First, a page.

How To Turn Down An Invite From A Friend If You Just Can't Afford It

Trying to create strong friendships while on a budget can be a real challenge because sharing new experiences with someone is what helps to form those lasting memories. Since not all friendship groups will have the same financial status, planning trips or even weekly events can be hard when money is a much more significant factor for some.

If a winter ski trip to Aspen is so far out of your budget that it's laughable, you might have an easier time quickly declining that invite because of how pricey it would be. However, wine tasting on the weekends or even dinner and a movie can be an overwhelming thought when you are strapped for cash.

While discussing money can feel uncomfortable or taboo, being honest about your income or goals is nothing to be ashamed about. Instead of allowing your paycheck to define you, or feeling embarrassed about not being able to afford a friend's invite, taking ownership of your choices will ultimately bring you the most peace.

Understand your reasons for saying 'no'

Humans are social creatures, making maintaining healthy friendships vital for mental and emotional well-being. According to the Mayo Clinic, solid friendships not only help to give your life meaning and purpose but they support you through the ups and downs of life. Understanding the importance of these connections can make turning down a friend's getaway even harder. However, feeling confident in your decision will stem from fully understanding your own reasons.

Perhaps you are saving up for a house, or are cutting back on extra spending in order to invest in retirement. Maybe you want a financial buffer because you are considering switching jobs. Whatever your reasons are, it's okay to feel confident in the factors that are motivating your financial decisions. Plus, being honest when discussing your money situation is an example of healthy communication that will strengthen your friendships.

Of course, if your friends pressure you to bend these goals you've set for yourself, they might not be the healthiest influences in the first place. This is why recognizing the real difference between a toxic friend and a good friend is so vital. However, don't be surprised if they don't want to take no for an answer. Friends that are financially well off might offer to pay for your portion of a trip or attempt to adjust the outing to accommodate your budget. This may feel awkward at first, but recognizing that your friends just want to spend time with you is essential.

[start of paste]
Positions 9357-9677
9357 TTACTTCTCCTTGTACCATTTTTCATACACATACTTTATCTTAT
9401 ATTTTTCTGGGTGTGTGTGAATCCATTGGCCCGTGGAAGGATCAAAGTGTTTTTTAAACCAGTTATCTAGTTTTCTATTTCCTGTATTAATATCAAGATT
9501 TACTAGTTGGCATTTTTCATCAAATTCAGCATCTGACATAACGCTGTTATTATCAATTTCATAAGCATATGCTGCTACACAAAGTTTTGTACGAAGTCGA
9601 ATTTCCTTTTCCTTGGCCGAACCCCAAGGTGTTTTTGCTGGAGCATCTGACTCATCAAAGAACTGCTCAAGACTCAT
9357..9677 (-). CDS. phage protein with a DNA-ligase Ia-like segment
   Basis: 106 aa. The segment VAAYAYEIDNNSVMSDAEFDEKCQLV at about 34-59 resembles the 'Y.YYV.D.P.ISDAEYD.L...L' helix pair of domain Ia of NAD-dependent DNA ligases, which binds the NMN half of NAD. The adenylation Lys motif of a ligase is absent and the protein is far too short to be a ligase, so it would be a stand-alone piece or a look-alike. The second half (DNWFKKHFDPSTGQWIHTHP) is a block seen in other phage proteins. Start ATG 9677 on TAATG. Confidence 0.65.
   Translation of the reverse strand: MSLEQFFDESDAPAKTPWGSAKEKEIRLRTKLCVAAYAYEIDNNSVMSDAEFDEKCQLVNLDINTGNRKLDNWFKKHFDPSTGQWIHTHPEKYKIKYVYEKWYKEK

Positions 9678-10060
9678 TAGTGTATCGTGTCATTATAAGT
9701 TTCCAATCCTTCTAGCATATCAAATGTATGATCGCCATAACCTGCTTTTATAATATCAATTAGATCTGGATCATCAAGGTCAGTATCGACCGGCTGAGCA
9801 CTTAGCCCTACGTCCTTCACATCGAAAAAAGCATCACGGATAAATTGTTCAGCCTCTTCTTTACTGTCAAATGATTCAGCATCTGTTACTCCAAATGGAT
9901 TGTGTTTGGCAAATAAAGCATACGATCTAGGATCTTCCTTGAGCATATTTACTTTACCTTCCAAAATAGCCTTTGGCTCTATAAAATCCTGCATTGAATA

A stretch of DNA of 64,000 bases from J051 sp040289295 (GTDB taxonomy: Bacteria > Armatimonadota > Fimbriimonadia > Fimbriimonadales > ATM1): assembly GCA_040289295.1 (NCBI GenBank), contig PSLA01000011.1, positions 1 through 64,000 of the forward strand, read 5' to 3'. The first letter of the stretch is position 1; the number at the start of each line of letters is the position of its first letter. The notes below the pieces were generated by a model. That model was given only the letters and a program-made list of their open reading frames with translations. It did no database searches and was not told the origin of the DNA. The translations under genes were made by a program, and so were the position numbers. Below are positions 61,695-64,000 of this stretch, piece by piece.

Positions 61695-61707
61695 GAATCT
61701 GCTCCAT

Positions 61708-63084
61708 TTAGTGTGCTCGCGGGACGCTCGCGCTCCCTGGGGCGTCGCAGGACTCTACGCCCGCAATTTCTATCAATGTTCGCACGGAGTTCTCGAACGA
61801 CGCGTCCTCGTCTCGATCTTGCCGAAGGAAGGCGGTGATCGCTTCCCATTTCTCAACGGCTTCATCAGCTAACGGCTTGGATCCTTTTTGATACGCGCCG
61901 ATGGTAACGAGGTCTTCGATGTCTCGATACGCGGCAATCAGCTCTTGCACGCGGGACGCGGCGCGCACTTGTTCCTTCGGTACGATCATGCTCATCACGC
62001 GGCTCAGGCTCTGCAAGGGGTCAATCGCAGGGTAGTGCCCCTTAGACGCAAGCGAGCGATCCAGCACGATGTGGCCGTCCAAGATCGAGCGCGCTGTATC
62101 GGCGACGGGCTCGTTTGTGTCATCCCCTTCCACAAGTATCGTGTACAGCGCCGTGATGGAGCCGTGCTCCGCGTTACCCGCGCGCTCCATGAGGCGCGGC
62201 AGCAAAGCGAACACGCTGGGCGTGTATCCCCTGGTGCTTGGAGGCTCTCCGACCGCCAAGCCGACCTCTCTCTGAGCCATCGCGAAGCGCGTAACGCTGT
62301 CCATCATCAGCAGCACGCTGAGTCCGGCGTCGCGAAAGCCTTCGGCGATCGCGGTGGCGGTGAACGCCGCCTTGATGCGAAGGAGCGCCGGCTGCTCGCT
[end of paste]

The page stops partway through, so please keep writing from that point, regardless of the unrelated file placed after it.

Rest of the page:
The truth will set you free

It may be tempting to lie about your financial reality out of embarrassment or to avoid feeling self-conscious. Unfortunately, this could lead to a host of other problems. According to Self, continuously coming up with excuses that don't address your true thoughts or feelings could lead to friends interpreting your declines as disinterest. This can fracture the friendship and lead to fewer invites over time.

Honesty is the best policy and not only will it build trust between you and your friends, but your vulnerability can actually bring you closer to them. Expressing gratitude for an invite but explaining that it's not financially in the cards for you just then leaves the door open for many other options. You may even offer to plan something else that is more affordable to show that you still care. For example, a picnic in the park or weekend potluck can be affordable and is built around spending quality time together.

At the end of the day, you want people in your life that you can be your true authentic self with. It's a sign that someone is really your friend. Ideally, no "friend" would judge you based on your financial status. However, if you consistently feel the need to avoid being honest about what you can afford, you may need to reassess your boundaries. If you are worried about how your friends will internalize your invitation rejection, make it known that spending time together doesn't have to involve spending money.